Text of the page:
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Gram-Schmidt Process

  1. May 26, 2012 #1
    1. The problem statement, all variables and given/known data

    The question states that we should use the Gram-Schmidt to find an orthogonal basis for W where W = span {p , q} and p(x) = 1 + x ; q(x) = 1 + 2x^2

    2. Relevant equations

    ...

    3. The attempt at a solution

    Let [itex]\{b1, b2\}[/itex] be such a basis. Using the G-S process:
    [itex]b1 = p = 1 + x[/itex]
    [itex]b2 = q - proj^q _b = q - \frac{<q, b1>} { \|b1\|^2} . b1[/itex]

    Is this the right way? The answer I got was [itex]\{b1, b2\}[/itex] = [itex]\{1 + x, 1/2 - x/2 + 2x^2\}[/itex]

    Note that p and q belong to the set of polynomials of degrees 2 or less (i.e [itex] \in P_2[/itex]) and [itex]< , >[/itex] denotes an inner product of two components.

    Also, presume I need to find further basis -- [itex]b3[/itex] -- is there a generality for [itex]bn[/itex] for example?
     
    Last edited: May 26, 2012
  2. jcsd
  3. May 26, 2012 #2

    Mark44

    Staff: Mentor

    I haven't checked your work closely, but this is the right idea. You can check orthogonality by taking the inner product of these two functions. BTW, you didn't say what the inner product was for your space - an integral of some kind?
    Again, what is the inner product you are using?
    {b1, b2} is the basis for W, which is a proper subspace of P2.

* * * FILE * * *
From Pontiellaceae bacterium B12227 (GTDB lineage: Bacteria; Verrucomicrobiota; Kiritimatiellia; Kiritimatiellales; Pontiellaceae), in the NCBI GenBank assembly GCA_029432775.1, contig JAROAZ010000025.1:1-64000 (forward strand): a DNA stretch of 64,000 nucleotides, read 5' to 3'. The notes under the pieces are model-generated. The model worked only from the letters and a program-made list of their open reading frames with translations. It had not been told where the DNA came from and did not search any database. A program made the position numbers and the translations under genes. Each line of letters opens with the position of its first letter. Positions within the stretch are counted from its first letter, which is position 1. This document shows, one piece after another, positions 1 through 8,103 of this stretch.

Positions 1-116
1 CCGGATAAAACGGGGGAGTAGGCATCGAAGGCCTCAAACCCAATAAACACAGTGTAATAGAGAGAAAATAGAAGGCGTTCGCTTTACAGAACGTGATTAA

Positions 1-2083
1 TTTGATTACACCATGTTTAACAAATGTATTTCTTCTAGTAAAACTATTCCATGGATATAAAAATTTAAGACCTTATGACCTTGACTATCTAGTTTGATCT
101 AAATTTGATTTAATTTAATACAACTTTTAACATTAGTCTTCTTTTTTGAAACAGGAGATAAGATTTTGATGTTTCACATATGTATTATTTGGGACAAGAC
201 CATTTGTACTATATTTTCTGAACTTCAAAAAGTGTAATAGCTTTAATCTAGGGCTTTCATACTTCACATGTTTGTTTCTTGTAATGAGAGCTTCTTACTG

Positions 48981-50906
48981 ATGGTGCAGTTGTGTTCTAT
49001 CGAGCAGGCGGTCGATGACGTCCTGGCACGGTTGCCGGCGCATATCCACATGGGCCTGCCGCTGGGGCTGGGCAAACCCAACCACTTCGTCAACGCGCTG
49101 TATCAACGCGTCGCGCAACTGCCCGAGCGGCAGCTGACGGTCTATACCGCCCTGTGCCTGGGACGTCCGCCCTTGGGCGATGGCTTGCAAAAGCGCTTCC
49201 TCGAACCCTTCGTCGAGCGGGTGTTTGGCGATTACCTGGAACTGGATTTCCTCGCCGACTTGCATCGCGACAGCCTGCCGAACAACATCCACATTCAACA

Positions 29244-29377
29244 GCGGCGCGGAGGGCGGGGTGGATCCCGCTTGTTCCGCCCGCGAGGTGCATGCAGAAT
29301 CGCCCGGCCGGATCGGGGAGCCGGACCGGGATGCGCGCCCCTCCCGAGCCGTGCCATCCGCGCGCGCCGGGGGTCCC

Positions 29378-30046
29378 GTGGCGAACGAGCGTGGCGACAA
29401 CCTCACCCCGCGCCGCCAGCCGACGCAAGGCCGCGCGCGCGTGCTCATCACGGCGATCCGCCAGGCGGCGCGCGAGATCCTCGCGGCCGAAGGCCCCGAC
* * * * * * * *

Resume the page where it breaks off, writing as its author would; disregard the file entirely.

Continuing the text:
The dimension of W is 2, so any basis for W will consist of two lin. independent vectors/functions. This means it is not possible to find another basis function, which is what I think you are asking. If you add a vector or function to a basis, the new addition will necessarily be a linear combination of the other elements in the set.

    The dimension of P2 is 3, so a basis for this function space will consist of three lin. independent functions.

    If you are asking whether the Gram-Schmidt process can be extended to find more than two orthogonal basis elements - yes, it can. I'm sure you can find an article on wikipedia about this.
     
  4. May 26, 2012 #3
    Oh right. The inner product is defined on [itex]P_2[/itex] as such: [itex]<p, q> = a_0b_0 + a_1b_1 + a_2b_2[/itex] where [itex]a_ns[/itex] are the constants of [itex]p(x)[/itex] and [itex]b_ns[/itex] are the constants of [itex]q(x)[/itex].
     
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